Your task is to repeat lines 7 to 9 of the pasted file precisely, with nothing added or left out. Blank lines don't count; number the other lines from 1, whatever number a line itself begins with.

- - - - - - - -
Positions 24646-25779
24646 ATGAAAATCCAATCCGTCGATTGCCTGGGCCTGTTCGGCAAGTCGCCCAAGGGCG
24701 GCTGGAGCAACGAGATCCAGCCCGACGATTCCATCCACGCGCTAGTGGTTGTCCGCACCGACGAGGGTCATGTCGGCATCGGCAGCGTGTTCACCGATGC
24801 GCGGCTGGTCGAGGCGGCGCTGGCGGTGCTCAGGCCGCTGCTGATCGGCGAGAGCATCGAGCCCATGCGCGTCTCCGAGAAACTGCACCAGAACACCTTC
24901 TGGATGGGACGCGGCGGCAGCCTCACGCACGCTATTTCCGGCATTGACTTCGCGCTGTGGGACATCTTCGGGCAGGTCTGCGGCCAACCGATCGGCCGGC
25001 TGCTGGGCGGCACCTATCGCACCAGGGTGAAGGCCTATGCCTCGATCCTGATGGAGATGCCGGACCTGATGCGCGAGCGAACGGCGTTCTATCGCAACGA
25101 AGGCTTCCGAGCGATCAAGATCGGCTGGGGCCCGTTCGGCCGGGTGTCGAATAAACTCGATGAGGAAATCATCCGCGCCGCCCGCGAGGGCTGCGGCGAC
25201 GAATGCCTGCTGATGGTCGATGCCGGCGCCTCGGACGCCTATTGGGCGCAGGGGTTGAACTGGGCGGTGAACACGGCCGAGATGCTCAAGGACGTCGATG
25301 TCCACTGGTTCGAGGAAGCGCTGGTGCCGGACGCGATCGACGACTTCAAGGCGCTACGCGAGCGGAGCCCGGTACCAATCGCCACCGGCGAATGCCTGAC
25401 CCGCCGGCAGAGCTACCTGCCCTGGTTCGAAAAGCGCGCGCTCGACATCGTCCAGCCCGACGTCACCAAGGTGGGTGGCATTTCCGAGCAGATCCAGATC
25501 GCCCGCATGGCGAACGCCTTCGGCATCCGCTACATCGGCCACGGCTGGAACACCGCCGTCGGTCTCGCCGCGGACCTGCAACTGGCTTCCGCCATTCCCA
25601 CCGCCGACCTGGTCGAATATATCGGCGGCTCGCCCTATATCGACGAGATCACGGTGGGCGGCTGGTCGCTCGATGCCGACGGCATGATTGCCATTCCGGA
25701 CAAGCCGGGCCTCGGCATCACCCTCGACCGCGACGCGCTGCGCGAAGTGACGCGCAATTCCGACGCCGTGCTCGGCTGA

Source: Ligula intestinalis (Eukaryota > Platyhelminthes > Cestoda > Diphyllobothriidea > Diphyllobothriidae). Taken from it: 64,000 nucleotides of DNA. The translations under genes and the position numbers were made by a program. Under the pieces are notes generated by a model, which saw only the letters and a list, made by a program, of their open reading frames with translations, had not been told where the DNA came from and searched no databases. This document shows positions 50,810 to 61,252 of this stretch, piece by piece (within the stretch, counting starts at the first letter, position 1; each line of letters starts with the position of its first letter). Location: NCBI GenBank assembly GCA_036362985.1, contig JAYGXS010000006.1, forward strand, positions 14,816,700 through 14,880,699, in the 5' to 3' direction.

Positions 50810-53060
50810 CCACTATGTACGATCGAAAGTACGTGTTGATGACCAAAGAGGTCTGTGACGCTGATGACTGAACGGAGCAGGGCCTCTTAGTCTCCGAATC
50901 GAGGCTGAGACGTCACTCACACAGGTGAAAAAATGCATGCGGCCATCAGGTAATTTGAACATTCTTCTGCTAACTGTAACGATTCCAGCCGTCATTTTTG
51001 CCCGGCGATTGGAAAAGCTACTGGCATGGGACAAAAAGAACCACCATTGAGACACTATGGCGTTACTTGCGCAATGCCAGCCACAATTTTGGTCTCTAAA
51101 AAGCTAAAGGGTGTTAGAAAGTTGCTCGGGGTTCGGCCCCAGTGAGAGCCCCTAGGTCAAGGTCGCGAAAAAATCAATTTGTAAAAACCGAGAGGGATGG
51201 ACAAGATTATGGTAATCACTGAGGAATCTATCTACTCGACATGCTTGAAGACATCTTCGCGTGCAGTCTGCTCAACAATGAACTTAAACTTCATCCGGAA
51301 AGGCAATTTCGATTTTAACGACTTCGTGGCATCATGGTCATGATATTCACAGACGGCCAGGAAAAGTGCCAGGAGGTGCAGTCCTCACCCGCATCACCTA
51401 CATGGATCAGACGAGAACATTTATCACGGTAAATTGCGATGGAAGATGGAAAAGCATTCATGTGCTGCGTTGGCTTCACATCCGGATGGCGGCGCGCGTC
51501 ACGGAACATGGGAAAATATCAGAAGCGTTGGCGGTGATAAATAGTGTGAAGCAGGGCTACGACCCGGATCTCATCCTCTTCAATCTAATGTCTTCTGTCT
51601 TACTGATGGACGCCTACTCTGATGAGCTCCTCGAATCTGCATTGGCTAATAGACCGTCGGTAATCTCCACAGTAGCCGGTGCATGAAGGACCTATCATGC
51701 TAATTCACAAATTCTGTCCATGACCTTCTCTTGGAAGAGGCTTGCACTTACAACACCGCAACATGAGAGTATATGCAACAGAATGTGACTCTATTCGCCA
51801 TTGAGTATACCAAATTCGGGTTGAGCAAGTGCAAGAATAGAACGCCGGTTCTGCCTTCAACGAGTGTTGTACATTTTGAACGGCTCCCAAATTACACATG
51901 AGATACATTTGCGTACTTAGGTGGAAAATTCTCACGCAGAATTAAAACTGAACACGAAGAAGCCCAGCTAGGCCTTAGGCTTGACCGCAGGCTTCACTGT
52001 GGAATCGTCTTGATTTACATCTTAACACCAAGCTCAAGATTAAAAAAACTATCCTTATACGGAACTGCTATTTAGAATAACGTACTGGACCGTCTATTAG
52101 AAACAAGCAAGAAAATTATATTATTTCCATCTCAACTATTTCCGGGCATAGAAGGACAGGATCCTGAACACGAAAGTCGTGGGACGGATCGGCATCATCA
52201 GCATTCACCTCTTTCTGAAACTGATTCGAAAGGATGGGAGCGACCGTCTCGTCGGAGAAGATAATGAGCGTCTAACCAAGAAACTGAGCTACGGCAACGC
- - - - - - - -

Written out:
25101 AGGCTTCCGAGCGATCAAGATCGGCTGGGGCCCGTTCGGCCGGGTGTCGAATAAACTCGATGAGGAAATCATCCGCGCCGCCCGCGAGGGCTGCGGCGAC
25201 GAATGCCTGCTGATGGTCGATGCCGGCGCCTCGGACGCCTATTGGGCGCAGGGGTTGAACTGGGCGGTGAACACGGCCGAGATGCTCAAGGACGTCGATG
25301 TCCACTGGTTCGAGGAAGCGCTGGTGCCGGACGCGATCGACGACTTCAAGGCGCTACGCGAGCGGAGCCCGGTACCAATCGCCACCGGCGAATGCCTGAC